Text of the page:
What do these terms mean to you: boulder, bonker, masher, plumper, popper, shooter, thumper, smasher, taw, bumbo, crock, bumboozer, bowler, tonk, tronk, godfather, tom bowler, fourer, giant, dobber, dobbert, hogger, biggie or toebreaker? Perhaps you’re familiar with knuckling down, ante up, fudging, quitsies, keepsies, elephant stomp, bombies, leaning tops or dead duck. Mibs come with names like: Comet, Steely, Caty’s Eye, Tri-Lite, Black Eyed Pea, Sunburst, Bumblebee, Aggie, Clearie, Purie, Swirl, Watermelon, Girl Scout, Cub Scout, Spiderman, Dragonfly and Indian. Remember Indian, please!
If you know the term “mib”, then you might be a “mibster”! These words applied to marbles and the games played with them. As a grade schoolboy, I loved these games. My father taught me! We played with circles and lines drawn on the ground. We played with holes cut into shoeboxes. We played with shallow holes dug into the ground; my favorite was called Pots, and I loved to play “keepsies”—until I lost! As a small child, I remember my mother teaching me to count using a song she sang and then encouraging me to sing back to her. Perhaps you can sing along:
One little, two little, three little Indians
Four little, five little, six little Indians
Seven little, eight little, nine little Indians
Ten little Indian boys! [repeated backward]
We live in different times, now. I’m unsure whether it’s appropriate today to teach children to count singing “Ten Little Indians”. I recognize times change. But, in my day, I, along with many others, learned to count at Mother’s knee, singing. It’s my history; perhaps it’s yours.
At one point I had the best and largest marble collection on the playground. I placed them in Mason® jars and buried them in our backyard during my “Treasure Island” days! For a season, I counted my marbles daily. My favorite marbles were my Indians. They were a solid color with irregular striping. Actually, as time went on, it was more fun to count than to play with them. I became averse to losing them. My holdings became my treasure.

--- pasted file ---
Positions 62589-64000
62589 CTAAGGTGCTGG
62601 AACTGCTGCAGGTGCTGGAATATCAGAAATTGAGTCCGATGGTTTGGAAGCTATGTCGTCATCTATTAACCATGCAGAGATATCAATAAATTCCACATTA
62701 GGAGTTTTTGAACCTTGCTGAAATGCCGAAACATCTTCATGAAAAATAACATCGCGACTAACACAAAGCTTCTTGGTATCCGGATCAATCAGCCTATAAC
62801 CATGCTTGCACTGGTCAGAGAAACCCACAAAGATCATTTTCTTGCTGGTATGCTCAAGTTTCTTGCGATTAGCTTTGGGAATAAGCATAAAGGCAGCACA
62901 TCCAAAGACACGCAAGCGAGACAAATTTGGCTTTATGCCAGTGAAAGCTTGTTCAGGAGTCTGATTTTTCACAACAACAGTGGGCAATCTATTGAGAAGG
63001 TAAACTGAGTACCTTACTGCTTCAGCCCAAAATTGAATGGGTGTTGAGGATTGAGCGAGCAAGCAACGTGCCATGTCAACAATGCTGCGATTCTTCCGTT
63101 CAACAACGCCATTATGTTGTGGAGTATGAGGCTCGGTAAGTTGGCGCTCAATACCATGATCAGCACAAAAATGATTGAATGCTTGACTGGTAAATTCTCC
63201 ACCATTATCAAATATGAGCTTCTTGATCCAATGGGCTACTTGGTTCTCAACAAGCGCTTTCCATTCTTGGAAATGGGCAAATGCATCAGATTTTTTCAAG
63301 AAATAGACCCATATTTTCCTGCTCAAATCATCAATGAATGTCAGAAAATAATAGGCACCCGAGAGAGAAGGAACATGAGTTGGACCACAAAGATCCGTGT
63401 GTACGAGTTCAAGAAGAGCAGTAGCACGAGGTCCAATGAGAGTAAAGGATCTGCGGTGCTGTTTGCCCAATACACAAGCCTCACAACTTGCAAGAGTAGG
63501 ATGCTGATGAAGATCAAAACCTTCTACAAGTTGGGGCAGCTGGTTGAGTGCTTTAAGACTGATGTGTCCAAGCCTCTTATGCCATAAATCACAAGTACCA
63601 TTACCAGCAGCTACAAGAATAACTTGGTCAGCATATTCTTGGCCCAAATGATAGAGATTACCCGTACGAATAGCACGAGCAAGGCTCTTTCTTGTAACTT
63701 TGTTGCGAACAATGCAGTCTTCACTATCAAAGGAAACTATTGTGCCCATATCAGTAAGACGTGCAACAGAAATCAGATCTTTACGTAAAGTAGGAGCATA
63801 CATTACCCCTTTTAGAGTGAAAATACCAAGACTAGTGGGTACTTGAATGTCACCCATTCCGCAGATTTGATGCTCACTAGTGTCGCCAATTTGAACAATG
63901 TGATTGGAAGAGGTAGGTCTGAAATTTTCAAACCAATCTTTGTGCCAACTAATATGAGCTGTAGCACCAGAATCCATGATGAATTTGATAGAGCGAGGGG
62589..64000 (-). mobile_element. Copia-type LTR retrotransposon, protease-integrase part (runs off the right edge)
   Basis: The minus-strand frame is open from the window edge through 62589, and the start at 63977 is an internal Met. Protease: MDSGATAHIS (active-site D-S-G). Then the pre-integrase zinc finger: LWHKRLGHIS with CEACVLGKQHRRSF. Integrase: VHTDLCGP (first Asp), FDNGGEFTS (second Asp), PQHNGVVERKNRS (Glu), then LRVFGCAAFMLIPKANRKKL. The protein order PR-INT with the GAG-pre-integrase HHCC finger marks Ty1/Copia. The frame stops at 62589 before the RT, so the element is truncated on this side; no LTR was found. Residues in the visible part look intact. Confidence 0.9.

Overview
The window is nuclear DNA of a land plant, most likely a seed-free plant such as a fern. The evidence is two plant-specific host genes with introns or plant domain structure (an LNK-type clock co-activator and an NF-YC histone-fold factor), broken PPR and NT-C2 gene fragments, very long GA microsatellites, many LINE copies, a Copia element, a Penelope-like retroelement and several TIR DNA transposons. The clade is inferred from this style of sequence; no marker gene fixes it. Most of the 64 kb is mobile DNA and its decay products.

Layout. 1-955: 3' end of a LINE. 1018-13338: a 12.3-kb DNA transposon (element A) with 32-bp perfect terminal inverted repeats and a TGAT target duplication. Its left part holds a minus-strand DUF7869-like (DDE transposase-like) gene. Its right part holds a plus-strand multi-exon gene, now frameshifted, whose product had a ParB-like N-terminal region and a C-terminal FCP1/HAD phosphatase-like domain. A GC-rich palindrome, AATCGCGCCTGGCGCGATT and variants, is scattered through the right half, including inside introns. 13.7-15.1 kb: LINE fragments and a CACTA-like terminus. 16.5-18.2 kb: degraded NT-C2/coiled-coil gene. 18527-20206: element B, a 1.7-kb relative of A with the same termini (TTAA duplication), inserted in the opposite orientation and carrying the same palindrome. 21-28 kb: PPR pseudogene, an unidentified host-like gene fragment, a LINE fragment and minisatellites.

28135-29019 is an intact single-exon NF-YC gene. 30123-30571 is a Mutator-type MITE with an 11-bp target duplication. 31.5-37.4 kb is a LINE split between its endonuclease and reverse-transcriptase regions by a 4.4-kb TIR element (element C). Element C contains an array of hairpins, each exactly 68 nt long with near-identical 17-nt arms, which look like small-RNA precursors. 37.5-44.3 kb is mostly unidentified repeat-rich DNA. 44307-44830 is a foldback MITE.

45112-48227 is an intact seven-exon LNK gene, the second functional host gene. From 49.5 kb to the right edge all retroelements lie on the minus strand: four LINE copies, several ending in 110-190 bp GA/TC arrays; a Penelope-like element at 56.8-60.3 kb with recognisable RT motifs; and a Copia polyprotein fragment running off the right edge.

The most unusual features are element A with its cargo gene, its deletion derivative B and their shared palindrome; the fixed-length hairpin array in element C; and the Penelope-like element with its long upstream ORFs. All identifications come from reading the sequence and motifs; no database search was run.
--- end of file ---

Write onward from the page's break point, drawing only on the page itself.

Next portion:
Every ten years, the US Constitution requires that we count more than marbles, and not just those with Indian heritage. This process began in 1790. In March of this year, the 2020 Census will begin. You will be asked to participate. You may respond in three ways. You may use online services, your phone, or you may respond through the mail. In early summer, non-respondents will be visited in their homes.
It is important that everyone living in the city, in your household at this time, be accounted for. Billions of dollars, many services and representation hinge upon an accurate count of all residents of Syracuse City. You may glean more information about the 2020 Census by going online to: https://2020census.gov/en/what-is-2020-census.html.
The phrase “you can’t manage what you can’t measure” is often attributed to W. Edwards Deming. I believe it to be true. Regrettably, I quit counting my marbles. I buried them once and lost the treasure map that I’d created to find them. And therefore, lost my marbles! You may agree.